You’ll find two main attractions right across the road from one another: The Fingerhut Thimble Museum (yes, you read that right) and Herrgottskirche (Church of Our Lord).
While the Thimble museum is filled with unique thimbles from around the world, the real crown jewel is Herrgottskirche.
Herrgottskirche is a 14th-century Gothic chapel built on a sacred site for the people living in Creglingen.
The story is that in 1384 a peasant, ploughing the field, discovered a communion wafer. This wafer was considered holy and thought to be the cause of miracles in the area. As a consequence, people came from near & far to be in contact with this miraculous wafer, and thus, the church was constructed just a few years later.
The Herrgottskirche contains one of the most magnificent pieces of religious art found anywhere.
The central altarpiece (The Marienaltar) was constructed and carved by Tilman Riemenschneider.
Known for his masterful skill in woodworking, Riemenschneider created the alter that tells the story of the Virgin Mary.
The Marienalter sits in the apex of the church and is the focal point. In the center panel is the Assumption of the Blessed Virgin who is surrounded by the twelve apostles.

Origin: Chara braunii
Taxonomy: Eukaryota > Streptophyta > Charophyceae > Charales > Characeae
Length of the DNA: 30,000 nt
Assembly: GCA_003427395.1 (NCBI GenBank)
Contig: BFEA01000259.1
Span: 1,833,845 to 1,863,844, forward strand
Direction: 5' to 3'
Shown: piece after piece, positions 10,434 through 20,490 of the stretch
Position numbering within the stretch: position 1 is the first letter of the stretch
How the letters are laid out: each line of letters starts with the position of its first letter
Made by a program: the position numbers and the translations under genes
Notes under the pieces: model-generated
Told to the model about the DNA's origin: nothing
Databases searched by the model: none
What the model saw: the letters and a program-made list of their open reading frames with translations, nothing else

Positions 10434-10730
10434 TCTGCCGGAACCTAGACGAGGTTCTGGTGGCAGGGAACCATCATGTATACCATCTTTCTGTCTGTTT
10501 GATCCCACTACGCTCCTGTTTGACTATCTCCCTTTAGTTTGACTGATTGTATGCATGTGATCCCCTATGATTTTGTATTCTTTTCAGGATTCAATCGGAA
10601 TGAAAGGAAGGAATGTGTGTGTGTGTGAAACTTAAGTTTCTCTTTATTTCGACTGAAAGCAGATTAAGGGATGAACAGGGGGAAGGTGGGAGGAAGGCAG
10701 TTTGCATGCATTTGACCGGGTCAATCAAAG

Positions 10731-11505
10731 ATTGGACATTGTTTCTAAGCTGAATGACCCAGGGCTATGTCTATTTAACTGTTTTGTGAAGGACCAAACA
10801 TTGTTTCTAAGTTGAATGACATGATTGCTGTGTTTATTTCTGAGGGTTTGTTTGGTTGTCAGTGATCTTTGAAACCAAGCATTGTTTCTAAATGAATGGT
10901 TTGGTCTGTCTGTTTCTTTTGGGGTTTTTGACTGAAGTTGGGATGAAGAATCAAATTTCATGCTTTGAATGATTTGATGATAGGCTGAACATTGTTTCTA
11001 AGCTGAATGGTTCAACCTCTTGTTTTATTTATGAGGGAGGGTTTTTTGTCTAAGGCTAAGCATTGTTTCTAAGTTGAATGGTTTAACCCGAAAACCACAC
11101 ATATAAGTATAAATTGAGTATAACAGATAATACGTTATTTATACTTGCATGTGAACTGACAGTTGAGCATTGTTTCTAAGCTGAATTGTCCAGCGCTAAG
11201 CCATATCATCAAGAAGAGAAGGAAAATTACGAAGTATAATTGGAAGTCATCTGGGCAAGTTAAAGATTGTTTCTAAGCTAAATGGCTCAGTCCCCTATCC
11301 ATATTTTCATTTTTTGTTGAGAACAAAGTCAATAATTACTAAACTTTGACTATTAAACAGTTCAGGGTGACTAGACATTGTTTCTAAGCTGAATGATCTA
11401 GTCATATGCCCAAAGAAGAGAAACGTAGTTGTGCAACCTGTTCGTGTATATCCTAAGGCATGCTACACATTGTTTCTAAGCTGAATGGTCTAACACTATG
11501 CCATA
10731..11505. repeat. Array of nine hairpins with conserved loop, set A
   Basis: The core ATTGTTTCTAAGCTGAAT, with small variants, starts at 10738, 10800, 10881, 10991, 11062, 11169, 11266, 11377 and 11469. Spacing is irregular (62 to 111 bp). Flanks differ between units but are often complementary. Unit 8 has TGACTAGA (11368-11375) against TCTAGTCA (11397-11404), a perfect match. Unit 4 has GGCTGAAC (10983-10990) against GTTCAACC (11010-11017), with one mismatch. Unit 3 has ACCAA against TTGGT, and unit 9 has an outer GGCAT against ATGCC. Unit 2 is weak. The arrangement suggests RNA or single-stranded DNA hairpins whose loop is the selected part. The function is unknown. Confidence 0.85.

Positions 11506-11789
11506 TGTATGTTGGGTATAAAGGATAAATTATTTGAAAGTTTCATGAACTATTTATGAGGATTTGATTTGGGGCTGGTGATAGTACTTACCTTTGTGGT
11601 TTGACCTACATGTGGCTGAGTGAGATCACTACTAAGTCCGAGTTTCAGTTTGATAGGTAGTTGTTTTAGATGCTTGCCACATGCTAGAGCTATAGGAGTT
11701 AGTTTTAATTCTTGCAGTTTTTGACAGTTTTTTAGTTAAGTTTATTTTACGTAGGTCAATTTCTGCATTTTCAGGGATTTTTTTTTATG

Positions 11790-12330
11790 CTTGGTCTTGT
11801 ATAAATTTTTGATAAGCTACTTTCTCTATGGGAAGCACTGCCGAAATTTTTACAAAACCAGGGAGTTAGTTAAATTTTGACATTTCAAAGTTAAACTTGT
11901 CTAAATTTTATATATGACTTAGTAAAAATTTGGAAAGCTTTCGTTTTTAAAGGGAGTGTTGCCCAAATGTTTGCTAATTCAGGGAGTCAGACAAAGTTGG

The side panels show scenes from Mary’s life including the birth of Christ.
At the far end of the church is the High Altar which depicts the Passion of Jesus. The sculptures and artists that created this work are unknown.
The Left & Right Side Alters feature paintings by Jakob Mülholzer. On the left alter, you will find images include the wedding of the Virgin Mary, Jesus & the three wise men, and John the Baptist. The right features scenes with the Virgin Mary.
From the outside, this church seems rather plain and it is easy to see why you might drive by it and think nothing of it. But once you walk through the doors, you will be amazed by its interior and the well-maintained alter pieces.
If you can, be sure to stop and see Herrgottskirche in Creglingin on your journey down the Romantic Road.